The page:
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renounce

[ri-nouns]
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verb (used with object), re·nounced, re·nounc·ing.
  1. to give up or put aside voluntarily: to renounce worldly pleasures.
  2. to give up by formal declaration: to renounce a claim.
  3. to repudiate; disown: to renounce one's son.
verb (used without object), re·nounced, re·nounc·ing.
  1. Cards.
    1. to play a card of a different suit from that led.
    2. to abandon or give up a suit led.
    3. to fail to follow the suit led.
noun
  1. Cards. an act or instance of renouncing.

Origin of renounce

1325–75; Middle English renouncen < Middle French renoncer < Latin renūntiāre to bring back word, disclaim, equivalent to re- re- + nūntiāre to announce, derivative of nūntius messenger, news
Related formsre·nounce·a·ble, re·nun·ci·a·ble [ruh-nuhn-see-uh-buh l, -shee-] /rəˈnʌn si ə bəl, -ʃi-/, adjectivere·nounce·ment, nounre·nounc·er, nounnon·re·nounc·ing, adjectiveself-re·nounced, adjectiveself-re·nounce·ment, nounself-re·nounc·ing, adjectiveun·re·nounce·a·ble, adjectiveun·re·nounced, adjectiveun·re·nounc·ing, adjectiveun·re·nun·ci·a·ble, adjective
Can be confuseddenounce renounce

Synonyms

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1. forsake, forgo, forswear, leave, quit. See abandon1. 2. resign, abdicate. 3. disclaim, reject, disavow, deny.

Antonyms

1. claim. 3. accept.
Dictionary.com Unabridged Based on the Random House Unabridged Dictionary, © Random House, Inc. 2018

Examples from the Web for self-renouncing

Historical Examples

  • However, it had the effect of eliciting much of the sweet, self-renouncing grace that was in David.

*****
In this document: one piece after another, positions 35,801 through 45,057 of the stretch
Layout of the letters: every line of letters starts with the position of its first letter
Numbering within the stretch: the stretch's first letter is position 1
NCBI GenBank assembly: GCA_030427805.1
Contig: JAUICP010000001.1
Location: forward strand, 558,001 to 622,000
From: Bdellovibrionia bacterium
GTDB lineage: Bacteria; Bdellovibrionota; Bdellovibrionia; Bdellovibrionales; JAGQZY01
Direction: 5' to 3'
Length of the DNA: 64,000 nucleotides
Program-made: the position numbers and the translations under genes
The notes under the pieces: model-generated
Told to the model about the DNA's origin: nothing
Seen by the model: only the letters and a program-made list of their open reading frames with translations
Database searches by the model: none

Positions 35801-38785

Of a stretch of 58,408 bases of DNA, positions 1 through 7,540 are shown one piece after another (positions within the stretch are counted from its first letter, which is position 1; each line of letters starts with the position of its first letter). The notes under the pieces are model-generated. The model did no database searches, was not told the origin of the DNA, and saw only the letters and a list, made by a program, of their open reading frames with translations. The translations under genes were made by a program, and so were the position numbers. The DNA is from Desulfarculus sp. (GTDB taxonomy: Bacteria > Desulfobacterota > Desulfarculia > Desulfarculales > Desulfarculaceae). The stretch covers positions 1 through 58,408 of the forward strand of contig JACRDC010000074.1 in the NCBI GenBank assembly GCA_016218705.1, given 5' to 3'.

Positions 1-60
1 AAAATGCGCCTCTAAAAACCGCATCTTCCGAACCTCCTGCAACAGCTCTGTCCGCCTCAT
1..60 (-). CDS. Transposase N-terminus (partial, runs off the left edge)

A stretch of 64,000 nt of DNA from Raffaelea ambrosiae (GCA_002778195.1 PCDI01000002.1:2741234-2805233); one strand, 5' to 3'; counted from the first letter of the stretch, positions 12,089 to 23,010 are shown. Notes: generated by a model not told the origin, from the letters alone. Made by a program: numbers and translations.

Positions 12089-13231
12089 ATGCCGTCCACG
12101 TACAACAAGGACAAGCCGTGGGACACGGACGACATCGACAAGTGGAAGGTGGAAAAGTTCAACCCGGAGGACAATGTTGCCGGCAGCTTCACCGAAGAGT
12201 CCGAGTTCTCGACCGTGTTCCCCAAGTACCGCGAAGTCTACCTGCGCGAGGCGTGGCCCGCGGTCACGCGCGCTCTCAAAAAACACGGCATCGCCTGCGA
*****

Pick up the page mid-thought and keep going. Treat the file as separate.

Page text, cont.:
Life and Times of David

    Charles Henry Mackintosh

  • A self-renouncing passion of any kind is not so common that we can afford to look on his king-worship with scorn.

    Robert Browning

    Edward Dowden

  • May we learn from all this to be very humble and self-renouncing in our service, whatever it be.

    Elijah the Tishbite

    C. (Charles) H. (Henry) Mackintosh

  • Meantime, six weeks had passed since Rosendo had departed to take up his lonely task of self-renouncing love.

    Carmen Ariza

    Charles Francis Stocking


British Dictionary definitions for self-renouncing

renounce

verb
  1. (tr) to give up (a claim or right), esp by formal announcementto renounce a title
  2. (tr) to repudiateto renounce Christianity
  3. (tr) to give up (some habit, pursuit, etc) voluntarilyto renounce smoking
  4. (intr) cards to fail to follow suit because one has no cards of the suit led
noun
  1. rare a failure to follow suit in a card game
Derived Formsrenouncement, nounrenouncer, noun

Word Origin

C14: from Old French renoncer, from Latin renuntiāre to disclaim, from re- + nuntiāre to announce, from nuntius messenger
Collins English Dictionary - Complete & Unabridged 2012 Digital Edition © William Collins Sons & Co. Ltd. 1979, 1986 © HarperCollins Publishers 1998, 2000, 2003, 2005, 2006, 2007, 2009, 2012

Word Origin and History for self-renouncing

renounce

v.

late 14c., from Old French renoncier "give up, cede" (12c., Modern French renoncer), from Latin renuntiare "bring back word; proclaim; protest against, renounce," from re- "against" (see re-) + nuntiare "to report, announce," from nuntius "messenger" (see nuncio). Related: Renounced; renouncing.

Online Etymology Dictionary, © 2010 Douglas Harper

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